How to Launch Glassware from the IDE

2014-08-04 18.37.55-2Launching Glassware by hand sucks. Here’s how to get Eclipse or Android Studio to do it automatically.

You might assume that every time you deploy your Glassware, you have to launch it by voice or menu. It’s an annoying waste of time, and it puts this unnerving warning in the DDMS console:

Screen Cap  2014-08-04 at 5.33.10 PMWhat’s going on here? Eclipse and Android Studio seek out a MAIN Activity that responds to the LAUNCHER intent to automatically launch the app when you deploy it. Glass doesn’t have a launcher, and none of the sample apps have an Activity that could be considered Main, so the IDE farts out the warning and you have to manually launch your app like a chump. Every goddamn time.

In this tutorial, we’ll add a dummy Activity so the IDE will automatically launch the app. As a bonus, we can preload a fake voice result to test apps without having to run test cases through Google’s ultra-sketchy speech-to-text servers.

This tutorial assumes you already have a functional GDK app open in Eclipse. I’m demonstrating on one of my apps, Voidstar Quest, namespace

Step 1: Add an Activity to your project.

Right-click on your app’s namespace under the src folder and hit New –> Class. Give it a Classy name and make sure it inherits from I called mine DebugLauncherActivity.

Screen Cap  2014-08-04 at 5.47.35 PM

Step 2: Add the Activity and intent filter to your manifest.

Open your AndroidManifest.xml and find some nice whitespace inside the application element. Add the below Activity element, making sure to match android:name to your app’s namespace and the name of your new Activity.

    android:label="@string/title_activity_debug_launcher" >
        <action android:name="android.intent.action.MAIN" />
        <category android:name="android.intent.category.LAUNCHER" />

The intent-filter is the important bit – that’s what Eclipse and Android Studio look for when deploying the app. The android:label is irrelevant, and only nerds who use Launchy will ever see it.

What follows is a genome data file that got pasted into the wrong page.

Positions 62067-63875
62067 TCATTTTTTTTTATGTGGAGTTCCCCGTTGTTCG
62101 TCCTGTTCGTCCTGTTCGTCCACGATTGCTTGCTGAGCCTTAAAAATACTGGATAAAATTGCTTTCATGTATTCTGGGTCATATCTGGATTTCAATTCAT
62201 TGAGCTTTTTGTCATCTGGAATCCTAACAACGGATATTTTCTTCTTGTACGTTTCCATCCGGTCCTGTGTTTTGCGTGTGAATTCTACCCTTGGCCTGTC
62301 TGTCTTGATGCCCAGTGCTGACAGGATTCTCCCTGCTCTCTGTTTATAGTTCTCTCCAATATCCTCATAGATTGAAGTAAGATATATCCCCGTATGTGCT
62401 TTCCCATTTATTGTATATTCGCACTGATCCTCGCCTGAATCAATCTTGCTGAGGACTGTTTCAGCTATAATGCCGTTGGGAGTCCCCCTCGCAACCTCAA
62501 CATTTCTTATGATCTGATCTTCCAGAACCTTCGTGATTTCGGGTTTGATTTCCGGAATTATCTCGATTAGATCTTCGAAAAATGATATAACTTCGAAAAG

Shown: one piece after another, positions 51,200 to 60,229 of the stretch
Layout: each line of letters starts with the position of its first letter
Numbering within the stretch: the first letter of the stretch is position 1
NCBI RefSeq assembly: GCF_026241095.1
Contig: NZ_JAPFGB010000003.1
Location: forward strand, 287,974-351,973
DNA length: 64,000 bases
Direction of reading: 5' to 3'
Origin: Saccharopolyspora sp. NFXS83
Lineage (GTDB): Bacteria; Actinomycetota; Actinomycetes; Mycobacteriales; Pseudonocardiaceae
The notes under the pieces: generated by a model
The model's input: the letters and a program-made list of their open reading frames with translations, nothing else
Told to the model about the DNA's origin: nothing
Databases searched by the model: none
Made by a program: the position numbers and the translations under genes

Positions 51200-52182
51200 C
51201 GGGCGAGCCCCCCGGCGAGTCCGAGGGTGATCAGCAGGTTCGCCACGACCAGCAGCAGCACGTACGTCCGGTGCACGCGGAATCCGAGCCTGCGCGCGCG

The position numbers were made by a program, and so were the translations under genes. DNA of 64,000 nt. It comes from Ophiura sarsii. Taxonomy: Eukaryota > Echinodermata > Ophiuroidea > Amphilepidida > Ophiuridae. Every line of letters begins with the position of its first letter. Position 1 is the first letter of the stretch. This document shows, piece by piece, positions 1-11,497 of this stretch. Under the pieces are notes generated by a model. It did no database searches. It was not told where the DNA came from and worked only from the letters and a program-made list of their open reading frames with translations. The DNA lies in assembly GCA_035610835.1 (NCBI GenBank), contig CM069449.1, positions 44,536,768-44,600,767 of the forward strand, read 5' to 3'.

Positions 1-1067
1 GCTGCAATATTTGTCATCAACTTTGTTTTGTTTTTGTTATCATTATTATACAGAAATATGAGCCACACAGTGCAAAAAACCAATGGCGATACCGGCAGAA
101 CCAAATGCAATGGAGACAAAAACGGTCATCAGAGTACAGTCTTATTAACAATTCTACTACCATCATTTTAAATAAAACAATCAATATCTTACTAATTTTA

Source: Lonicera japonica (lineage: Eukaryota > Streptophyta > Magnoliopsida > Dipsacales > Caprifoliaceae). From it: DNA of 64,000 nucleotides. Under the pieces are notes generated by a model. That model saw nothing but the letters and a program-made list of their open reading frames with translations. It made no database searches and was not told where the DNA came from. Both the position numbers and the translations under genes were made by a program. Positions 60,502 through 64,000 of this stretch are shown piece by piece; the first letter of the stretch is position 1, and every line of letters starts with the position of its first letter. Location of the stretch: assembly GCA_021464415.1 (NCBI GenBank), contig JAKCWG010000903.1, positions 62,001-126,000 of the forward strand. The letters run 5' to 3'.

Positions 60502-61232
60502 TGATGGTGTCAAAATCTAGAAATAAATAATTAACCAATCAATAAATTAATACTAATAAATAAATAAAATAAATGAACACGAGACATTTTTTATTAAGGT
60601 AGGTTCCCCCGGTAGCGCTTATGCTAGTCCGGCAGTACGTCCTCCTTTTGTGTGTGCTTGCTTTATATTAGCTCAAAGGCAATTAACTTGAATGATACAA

Step 3: Make the Activity launch your Glassware.

Open up the new Activity and override OnCreate():

protected void onCreate(Bundle savedInstanceState) {
    Intent intent = new Intent(
        getBaseContext(), QuestService.class);
    // Uncomment to spoof voice results:
    //addSpoofedResultsExtra(intent, "foobar"); 

Of course, if your Glassware’s entry point is an Activity, call startActivity(intent) instead. My entry point is a Service named QuestService, so modify that line to match your app.

We’ll use the commented-out line in Step 4, Spoofing Voice Results. If you don’t need to do so, you’re done! Hit F3 and let the convenience flow through you.

Optional Step 4: Spoofing Voice Results

If your Voice Trigger has a Prompt, testing is a pain in the ass and can’t be expedited through this method. Instead, I directly inject Results into that intent. From the handler’s perspective, it’s identical to the voice prompt. From your perspective, it’s a hell of a lot easier to debug. Uncomment the line above, and add this to the Activity:

public void addSpoofedResultsExtra(Intent intent, String results) {
    ArrayList<String> payload = new ArrayList<String>();
    RecognizerIntent.EXTRA_RESULTS, payload);

Anything passed as the results parameter will be identical to the results returned by voice, making testing reproducible and FAST!!


Simply adding a LAUNCHER intent-filter to your Glassware allows the IDE to start your app after deployment, speeding up your testing cycle and making tests more reproducible. I highly recommend it.

A warning: Users who have Launchy or mad adb skillz will be able to access this Activity, so make sure you remove it for release! Also remember that this will not automatically turn your Glass on. You may want to put a momentary Wakelock into the code to force Glass to turn on the display.

Thanks for reading, and may you be a highly productive cyborg.

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